1 Cup Ginger Ale

    Now on to this we are going to sprinkle 2 packets, that's 4 teaspoons, of powdered gelatin. Now why bother with this kind of step? Well basically this is priming or blooming the gelatin granules, okay. It's going to make it dissolve much more evenly once we put the heat to it. If you were to skip this step, in fact, you'd probably end up with clumpy, lumpy, uneven, or at least foggy gelatin. Definitely not good eats. Three minutes at least. Five would be better.

2 Packets = 4 tsp
Powdered Gelatin

Always bloom gelatin in cold liquid.

SCENE 5
PC&E Stage's Kitchen

GUEST: W, Mold Mistress

    Most recipes call for dissolving gelatin in boiling liquid, which is kind of strange because that kind of heat can actually damage the gelatin's ability to gel. I never go with anything more than 150 degrees because 150 degrees is enough. And I do like the microwave to do this job. Microwave this on high for about 3 minutes but stop once a minute to give it a gentle stir and take its temperature. Remember, you're looking for 150 degrees, no higher.

For a firm mold use one packet of powdered gelatin
per cup of liquid. For a softer set use 1/2 a packet

    Hmm. Now that the gelatin is completely dissolved, we can go ahead and add the remainder of the liquid. A cup of champagne is going to add a certain yeastiness, it's going to temper the sweetness of the ginger, and of course it's going to cool things down so that we can get this into the refrigerator faster.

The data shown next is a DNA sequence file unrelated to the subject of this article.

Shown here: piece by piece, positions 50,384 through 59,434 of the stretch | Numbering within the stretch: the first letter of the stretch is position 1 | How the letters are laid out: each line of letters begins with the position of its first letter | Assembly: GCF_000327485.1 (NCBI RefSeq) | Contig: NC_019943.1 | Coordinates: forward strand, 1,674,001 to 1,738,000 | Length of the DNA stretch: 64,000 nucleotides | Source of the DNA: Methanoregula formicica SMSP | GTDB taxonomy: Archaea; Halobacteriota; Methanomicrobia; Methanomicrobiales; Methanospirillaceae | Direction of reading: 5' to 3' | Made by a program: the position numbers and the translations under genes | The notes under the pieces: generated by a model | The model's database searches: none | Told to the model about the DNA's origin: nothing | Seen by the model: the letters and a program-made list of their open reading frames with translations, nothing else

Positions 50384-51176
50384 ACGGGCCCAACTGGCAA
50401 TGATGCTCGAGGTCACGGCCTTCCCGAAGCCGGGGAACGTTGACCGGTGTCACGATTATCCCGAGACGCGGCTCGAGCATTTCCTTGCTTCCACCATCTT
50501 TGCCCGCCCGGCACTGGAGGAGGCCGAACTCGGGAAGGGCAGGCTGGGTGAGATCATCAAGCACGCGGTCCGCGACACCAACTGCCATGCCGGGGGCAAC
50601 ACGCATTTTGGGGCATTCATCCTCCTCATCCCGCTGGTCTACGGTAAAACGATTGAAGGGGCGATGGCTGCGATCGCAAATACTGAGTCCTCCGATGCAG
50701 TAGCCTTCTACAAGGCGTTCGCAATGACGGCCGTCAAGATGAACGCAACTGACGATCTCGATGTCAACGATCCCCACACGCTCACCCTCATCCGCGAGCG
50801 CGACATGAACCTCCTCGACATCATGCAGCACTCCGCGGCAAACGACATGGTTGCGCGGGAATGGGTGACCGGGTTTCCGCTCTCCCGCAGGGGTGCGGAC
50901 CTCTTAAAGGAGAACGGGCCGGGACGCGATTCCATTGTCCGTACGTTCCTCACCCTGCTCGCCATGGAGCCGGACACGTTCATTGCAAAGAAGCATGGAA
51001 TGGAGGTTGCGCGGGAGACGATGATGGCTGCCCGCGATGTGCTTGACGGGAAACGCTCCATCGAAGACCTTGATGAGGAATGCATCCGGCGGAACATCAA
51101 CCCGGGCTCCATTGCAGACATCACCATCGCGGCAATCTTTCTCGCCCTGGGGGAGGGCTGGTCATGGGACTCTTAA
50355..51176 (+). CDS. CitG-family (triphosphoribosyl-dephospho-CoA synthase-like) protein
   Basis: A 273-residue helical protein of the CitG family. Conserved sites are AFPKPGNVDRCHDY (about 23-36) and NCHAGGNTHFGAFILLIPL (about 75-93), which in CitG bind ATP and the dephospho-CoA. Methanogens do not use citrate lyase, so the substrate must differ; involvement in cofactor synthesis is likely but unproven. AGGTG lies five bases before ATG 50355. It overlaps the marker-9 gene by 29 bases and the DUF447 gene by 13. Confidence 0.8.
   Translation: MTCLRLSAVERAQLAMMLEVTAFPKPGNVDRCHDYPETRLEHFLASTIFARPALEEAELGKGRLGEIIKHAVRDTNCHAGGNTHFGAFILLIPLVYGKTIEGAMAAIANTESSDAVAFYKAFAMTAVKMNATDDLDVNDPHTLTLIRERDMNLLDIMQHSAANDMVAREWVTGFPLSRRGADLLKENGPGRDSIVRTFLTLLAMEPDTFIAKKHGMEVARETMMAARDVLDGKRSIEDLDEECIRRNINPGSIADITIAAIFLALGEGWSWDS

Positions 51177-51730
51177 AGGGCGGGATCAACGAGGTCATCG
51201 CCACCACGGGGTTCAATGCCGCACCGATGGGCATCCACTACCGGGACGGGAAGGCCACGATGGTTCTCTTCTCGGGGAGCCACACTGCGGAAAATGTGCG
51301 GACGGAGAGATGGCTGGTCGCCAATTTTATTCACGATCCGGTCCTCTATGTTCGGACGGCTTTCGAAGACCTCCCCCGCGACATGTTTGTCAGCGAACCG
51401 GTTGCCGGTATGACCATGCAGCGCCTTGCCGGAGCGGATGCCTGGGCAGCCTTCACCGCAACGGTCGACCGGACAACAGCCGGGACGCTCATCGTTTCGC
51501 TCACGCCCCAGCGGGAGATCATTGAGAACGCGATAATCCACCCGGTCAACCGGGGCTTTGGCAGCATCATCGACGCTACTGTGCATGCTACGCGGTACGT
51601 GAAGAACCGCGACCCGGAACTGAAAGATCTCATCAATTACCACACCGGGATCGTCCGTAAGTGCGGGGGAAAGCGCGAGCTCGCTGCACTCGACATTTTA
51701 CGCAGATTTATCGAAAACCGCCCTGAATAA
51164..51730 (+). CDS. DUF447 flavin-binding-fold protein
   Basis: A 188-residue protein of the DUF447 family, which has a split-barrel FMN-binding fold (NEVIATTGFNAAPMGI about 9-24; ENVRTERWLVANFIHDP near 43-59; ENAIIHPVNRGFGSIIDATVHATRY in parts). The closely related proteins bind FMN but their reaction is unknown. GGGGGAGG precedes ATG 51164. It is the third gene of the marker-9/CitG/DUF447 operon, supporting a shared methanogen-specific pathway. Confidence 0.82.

1 Cup Of Champagne Or Other Sparkling Wine

    Now it's important that you pour the cold into the warm and that you do it very, very slowly. Try to stir or swirl the whole time. If you this the other way around, you're going to end up with nasty gel that's going to have a bunch of clumpy, little, nasty, wormy things in it. And I'm not talking about the good kind, either.

Cold
|
|
V
Warm

    Now this could go straight into a mold but I want time to consider other modifications. I'm going to refrigerate this for about an hour until it reaches the consistency of raw egg whites. Now speaking of molds, she's back there, isn't she? [moves a jar out of the way and we can see W in the distance].

AB: You're late.
W: If you had any imagination you wouldn't need a mold. Anything can be a gelatin mold.
AB: Oh yeah? A tennis racket?
W: Any clean, non-porous, airtight form.
AB: Well that pretty much rules out 'anything', doesn't it?
W: Today, most molds are made from spun or extruded aluminum ...
AB: Aluminum.
W: ... so they can double as cake pans.
AB: Cake pan.
W: This design was taken from a Victorian mold originally made from copper, iron or pewter.
AB: You know, I'm the first to admit that Victoriana is really creepy but I think I need something a little more intense.
W: Mmm. Then we have the newer, less traditional molds. Vacuum formed from food-grade plastic. Here you go tin-man. [slides him a mold of a heart]
AB: Wow. A heart. Who would of thought you would have had one of these?
W: And who would have thought you had one of these [brain shaped molds]?